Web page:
Arctic Winter Explorer | Ice Road to The Arctic Sea


  • Duration: 8 Days / 7 Nights
  • Whitehorse – Dawson City – Eagle Plains –Arctic Circle - Inuvik – Aklavik – Tuktoyaktuk - Aklavik
  • Individual guiding and transportation during the entire tour.
  • City sightseeing tour in Whitehorse & Dawson City.
  • Historic First Nation City Tour in Tuktoyaktuk.
  • Overnight stay with First Nation Family in Tuktoyaktuk.
  • Arctic Circle Ceremony.
  • Flight tickets from Inuvik – Whitehorse.
On this tour, we will travel overland from the Pacific to the Arctic, along snow covered highways and roadways built of ice along ancient wildlife corridors, and traditional trading routes of First Nations traders and later on used by Klondike Gold Rush prospectors and NWMP patrolmen. 

The journey to the Arctic offers some of the greatest geographic diversity in the country; the Tombstone Mountains in the central Yukon are among the youngest mountain ranges in North America, while the low rolling Ogilvie’s with their naked spines were not glaciated during the last Ice Age, and thus are among the oldest. North of the Ogilvie Mountains, the landscape gradually flattens out into low tundra and just after crossing the Arctic Circle the Richardson Mountains, the Northern-most extension of the Rocky Mountains, come into view. 

From there, the roadway will begin its descent into the impressive Mackenzie River Delta; 12th  largest in the world, to arrive at Inuvik, known as the Place of Man. We will travel to the isolated community of Aklavik, once the region’s administrative centre, locals were slated to be moved to Inuvik, but refused – hence their motto, “Never say die.”, on the Arctic coast, accessible only by a winter “ice-road” constructed out of the frozen ice of the Mackenzie River and the Arctic Ocean. Exploring this remote village we will visit the grave of the Mad Trapper, the mysterious backwoods killer who led Mounties on one of Canada’s greatest manhunts.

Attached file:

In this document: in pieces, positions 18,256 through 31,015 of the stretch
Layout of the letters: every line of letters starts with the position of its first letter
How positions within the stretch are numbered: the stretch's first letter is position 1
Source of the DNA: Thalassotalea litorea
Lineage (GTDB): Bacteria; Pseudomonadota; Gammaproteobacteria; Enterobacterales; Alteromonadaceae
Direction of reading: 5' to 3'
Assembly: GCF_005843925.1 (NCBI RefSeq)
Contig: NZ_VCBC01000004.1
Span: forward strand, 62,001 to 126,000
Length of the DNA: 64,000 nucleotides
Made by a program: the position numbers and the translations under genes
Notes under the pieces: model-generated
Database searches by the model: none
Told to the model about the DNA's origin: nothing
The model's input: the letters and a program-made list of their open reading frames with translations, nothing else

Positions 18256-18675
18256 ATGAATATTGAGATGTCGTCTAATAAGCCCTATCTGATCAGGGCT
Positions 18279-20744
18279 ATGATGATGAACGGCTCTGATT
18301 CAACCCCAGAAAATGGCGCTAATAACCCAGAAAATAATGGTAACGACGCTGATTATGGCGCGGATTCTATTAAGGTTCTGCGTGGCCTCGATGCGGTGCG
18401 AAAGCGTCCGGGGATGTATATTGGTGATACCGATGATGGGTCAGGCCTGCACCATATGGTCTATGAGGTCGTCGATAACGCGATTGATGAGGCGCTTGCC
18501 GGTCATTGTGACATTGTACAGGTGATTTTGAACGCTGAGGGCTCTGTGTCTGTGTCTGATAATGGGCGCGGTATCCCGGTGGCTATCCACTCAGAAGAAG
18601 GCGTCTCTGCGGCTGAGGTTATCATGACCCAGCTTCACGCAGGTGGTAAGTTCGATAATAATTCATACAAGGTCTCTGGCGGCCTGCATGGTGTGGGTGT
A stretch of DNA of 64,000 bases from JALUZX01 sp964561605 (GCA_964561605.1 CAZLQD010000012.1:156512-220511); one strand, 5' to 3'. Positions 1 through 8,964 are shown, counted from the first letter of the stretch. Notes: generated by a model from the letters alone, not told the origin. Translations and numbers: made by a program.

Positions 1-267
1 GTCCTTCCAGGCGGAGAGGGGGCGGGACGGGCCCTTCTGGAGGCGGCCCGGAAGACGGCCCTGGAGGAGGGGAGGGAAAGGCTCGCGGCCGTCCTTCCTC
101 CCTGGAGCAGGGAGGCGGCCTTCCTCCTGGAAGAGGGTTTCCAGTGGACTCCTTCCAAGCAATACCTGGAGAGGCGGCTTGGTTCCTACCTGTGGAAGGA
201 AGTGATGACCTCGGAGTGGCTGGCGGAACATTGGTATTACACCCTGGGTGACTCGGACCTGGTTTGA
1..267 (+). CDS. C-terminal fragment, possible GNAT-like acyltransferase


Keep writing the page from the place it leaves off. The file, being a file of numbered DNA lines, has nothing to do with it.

The tour ends with an exciting excursion to the Inuvialuit village of Tuktoyaktuk, on the Arctic coast, where we learn about the local history and culture.

Note:  
This tour does not accept children below 19 years.
The tour itinerary is in reverse every second departure

Note : Operation of this tour is subject to the evolving COVID-19 Situation.